The market price of electricity will come to fluctuate to a greater degree as countries switch to renewable energy and close coal and oil shale power plants. Kalev Kallemets, CEO of nuclear plant project company Fermi Energia, predicts that prices will continue to rise, while Estonian transmission network operator Elering disagrees.
The past week has seen the price of electricity on the Nord Pool exchange reach €100 per megawatt-hour for at least a few hours every day. The price climbed to €255 two weeks ago. Cheaper times see a megawatt-hour of energy cost €30-40.
However, prices also move down and overproduction of Nordic hydro and wind energy saw the price dip into the red last July.
Estonia imports roughly half of the energy it needs when its quiet and warm like this, Kallemets said. "We are importing around 1,000 megawatts from Finland, while half of it moves on to Latvia."
Head of the Nord Pool exchange in the Baltic region Ingrid Arus said that the high prices of the past few weeks are caused by lower wind energy supply that has been replaced by more expensive fuels. "Not just in Estonia and the Baltic region but the whole of Scandinavia and Central Europe as well," she said.
Both fuel prices and environmental fees have gone up, while the price of CO2 emissions has almost doubled in the last year. "This affects power supply prices in different regions," Arus explained.
Stable sources to be closed
Kallemets said it is a problem that major countries are closing plants that used to ensure stability on the open European energy market.
Germany plans to close three nuclear plants this year and the last three next year. Belgium is also set to shut down a reaction the year after next.
"Considering the rise in CO2 quota prices and coal plants being closed ahead of schedule, serious questions of supply security in Europe will arise," Kallemets said.
"Such capacity is obviously needed during the hours and days when the wind is quiet, like this past week."
"Considering that the rise in CO2 prices is inevitable – as it should be for carbon neutrality to be achieved – the annual average price of electricity will grow. Everyone is saying that we will only see an increase in price volatility, while higher prices are also inevitable in the long run," he said.
Estonia is currently importing half of its energy from Finland that is in turn dependent on supply from Sweden. "Sweden is also sending power to Lithuania, Poland, Germany and Denmark. Demand growing in Germany and Denmark means not enough left over for Lithuania that in turn affects the entire Baltic region," Kallemets said.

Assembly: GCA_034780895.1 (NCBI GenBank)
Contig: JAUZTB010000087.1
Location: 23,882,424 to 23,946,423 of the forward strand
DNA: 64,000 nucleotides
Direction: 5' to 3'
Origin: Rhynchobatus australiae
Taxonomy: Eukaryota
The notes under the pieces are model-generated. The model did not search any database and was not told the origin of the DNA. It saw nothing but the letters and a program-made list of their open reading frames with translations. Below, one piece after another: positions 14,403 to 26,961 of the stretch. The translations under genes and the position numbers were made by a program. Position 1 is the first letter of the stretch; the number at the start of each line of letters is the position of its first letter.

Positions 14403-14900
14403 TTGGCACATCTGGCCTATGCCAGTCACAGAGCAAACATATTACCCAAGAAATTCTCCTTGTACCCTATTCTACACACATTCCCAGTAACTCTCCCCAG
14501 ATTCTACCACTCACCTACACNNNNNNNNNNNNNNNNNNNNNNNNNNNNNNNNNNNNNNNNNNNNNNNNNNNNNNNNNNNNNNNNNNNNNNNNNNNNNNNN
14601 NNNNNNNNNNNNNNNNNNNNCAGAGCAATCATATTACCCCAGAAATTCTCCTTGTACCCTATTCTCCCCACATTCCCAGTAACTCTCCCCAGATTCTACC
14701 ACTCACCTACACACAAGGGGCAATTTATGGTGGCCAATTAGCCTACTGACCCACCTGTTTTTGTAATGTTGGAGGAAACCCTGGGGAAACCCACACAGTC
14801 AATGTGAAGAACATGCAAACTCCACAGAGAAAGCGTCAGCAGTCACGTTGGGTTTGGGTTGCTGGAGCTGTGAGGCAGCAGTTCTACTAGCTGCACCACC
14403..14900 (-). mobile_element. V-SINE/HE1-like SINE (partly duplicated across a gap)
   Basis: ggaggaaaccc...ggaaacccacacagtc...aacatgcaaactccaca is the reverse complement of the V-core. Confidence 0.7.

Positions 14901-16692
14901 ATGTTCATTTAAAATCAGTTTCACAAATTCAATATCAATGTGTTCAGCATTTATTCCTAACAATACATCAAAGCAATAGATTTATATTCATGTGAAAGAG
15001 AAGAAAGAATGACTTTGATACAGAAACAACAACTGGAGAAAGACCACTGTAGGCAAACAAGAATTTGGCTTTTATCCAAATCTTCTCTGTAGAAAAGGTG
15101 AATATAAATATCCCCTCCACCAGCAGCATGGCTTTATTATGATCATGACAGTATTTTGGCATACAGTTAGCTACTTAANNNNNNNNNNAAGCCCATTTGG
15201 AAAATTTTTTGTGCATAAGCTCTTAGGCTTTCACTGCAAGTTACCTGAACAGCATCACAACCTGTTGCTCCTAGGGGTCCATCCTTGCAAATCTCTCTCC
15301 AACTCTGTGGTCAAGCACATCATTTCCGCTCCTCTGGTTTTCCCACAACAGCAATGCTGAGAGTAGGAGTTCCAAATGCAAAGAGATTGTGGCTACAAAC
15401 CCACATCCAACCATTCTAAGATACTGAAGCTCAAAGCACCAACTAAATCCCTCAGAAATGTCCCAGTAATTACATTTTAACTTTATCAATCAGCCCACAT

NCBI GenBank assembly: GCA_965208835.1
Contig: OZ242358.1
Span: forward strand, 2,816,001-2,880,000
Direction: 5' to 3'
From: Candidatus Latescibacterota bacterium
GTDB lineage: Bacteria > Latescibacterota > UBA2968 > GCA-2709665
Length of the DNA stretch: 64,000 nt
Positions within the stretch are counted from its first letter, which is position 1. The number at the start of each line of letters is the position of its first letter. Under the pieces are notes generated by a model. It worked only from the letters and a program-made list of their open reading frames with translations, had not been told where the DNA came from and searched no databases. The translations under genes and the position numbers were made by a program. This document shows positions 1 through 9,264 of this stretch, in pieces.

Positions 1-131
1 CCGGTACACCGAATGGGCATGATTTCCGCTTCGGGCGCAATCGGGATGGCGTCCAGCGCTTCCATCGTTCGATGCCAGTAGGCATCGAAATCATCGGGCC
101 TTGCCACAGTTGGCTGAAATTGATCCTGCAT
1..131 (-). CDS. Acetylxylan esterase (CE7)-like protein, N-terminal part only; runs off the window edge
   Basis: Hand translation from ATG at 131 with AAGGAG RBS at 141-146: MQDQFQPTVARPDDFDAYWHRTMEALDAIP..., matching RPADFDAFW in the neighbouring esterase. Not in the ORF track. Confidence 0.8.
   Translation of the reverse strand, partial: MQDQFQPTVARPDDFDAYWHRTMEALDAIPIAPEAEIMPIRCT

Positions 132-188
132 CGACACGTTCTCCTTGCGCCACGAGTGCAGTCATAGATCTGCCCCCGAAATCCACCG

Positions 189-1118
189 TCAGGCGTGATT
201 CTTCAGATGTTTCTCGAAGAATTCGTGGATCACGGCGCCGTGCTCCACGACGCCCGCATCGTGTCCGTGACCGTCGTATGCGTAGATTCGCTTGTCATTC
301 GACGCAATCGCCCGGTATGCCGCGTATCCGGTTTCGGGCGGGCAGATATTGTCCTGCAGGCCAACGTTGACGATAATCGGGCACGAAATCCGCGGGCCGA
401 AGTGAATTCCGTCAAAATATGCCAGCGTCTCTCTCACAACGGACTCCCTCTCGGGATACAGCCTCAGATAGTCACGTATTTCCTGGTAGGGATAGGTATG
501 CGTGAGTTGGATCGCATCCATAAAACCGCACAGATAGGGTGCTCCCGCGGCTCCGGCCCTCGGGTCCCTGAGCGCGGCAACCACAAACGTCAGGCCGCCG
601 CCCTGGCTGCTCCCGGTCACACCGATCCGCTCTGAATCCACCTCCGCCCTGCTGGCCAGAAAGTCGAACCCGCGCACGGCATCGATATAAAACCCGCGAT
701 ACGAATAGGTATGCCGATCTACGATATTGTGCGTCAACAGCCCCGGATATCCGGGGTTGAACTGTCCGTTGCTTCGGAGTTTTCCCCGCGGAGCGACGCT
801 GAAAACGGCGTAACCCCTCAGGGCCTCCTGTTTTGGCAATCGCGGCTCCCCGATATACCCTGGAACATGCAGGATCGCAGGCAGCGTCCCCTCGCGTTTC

"Europe is connected, meaning that prices are very low when there is plenty of wind power on the market and very high when the wind dies down," the Fermi Energia CEO said, adding that building small modular nuclear reactors in Estonia needs to be considered. "Wind farms absolutely need to be built, but they cannot ensure supply security," he said.
Ingrid Arus said that Estonia and the entire Baltic region is hugely dependent on transmission capacities.
"June will continue to see limited transmission capacity between Sweden and Lithuania, also between Estonia and Latvia and Latvia and Russia in recent weeks. Import from Russia been cut in half in the past week. Maintenance of the Estlink 1 power cable also meant reduced important from Finland for five days toward the start of the month," Arus said.
Nord Pool does not forecast price trends, while Arus said that what comes next will largely depend on coincidences and what kind of new production capacity the market will see.
Elering: transmission network operators have counted on old plants being closed
Head of communication for Elering Ain Köster said that supply security is intact and that controllable capacities will still exceed peak consumption a decade from now.
Transmission network operators have been taking the fact nuclear power plants will be closed into account for years. "We will keep at least 1,000 megawatts of controllable capacity operational in Estonia, utilizing strategic reserves when necessary," Köster said.
While the closing of old plants and CO2 quota price hikes affect the market, this is aimed at pushing for greener energy sources.
"We will definitely see greater volatility or price fluctuation in the future. However, temporarily higher prices will make it possible to construct power plants that would not be cost-effective in the conditions of constantly low prices," Köster explained.
Elering finds that the open market can ensure the best possible result through supply security and sensible energy prices. At the same time, the operator wants to see the system rendered more flexible to be able to quickly send power from where its generated to where consumption spikes.
"The transmission network must be more flexible and quickly able to react to changes if the wind fails and the sun doesn't shine in a particular area. Energy storage and managing consumption are necessary We need more links between countries. That is why Elering is pursuing the Baltic Sea marine network initiative one part of which is a link between Estonia and Latvia," Köster said.
Editor: Marcus Turovski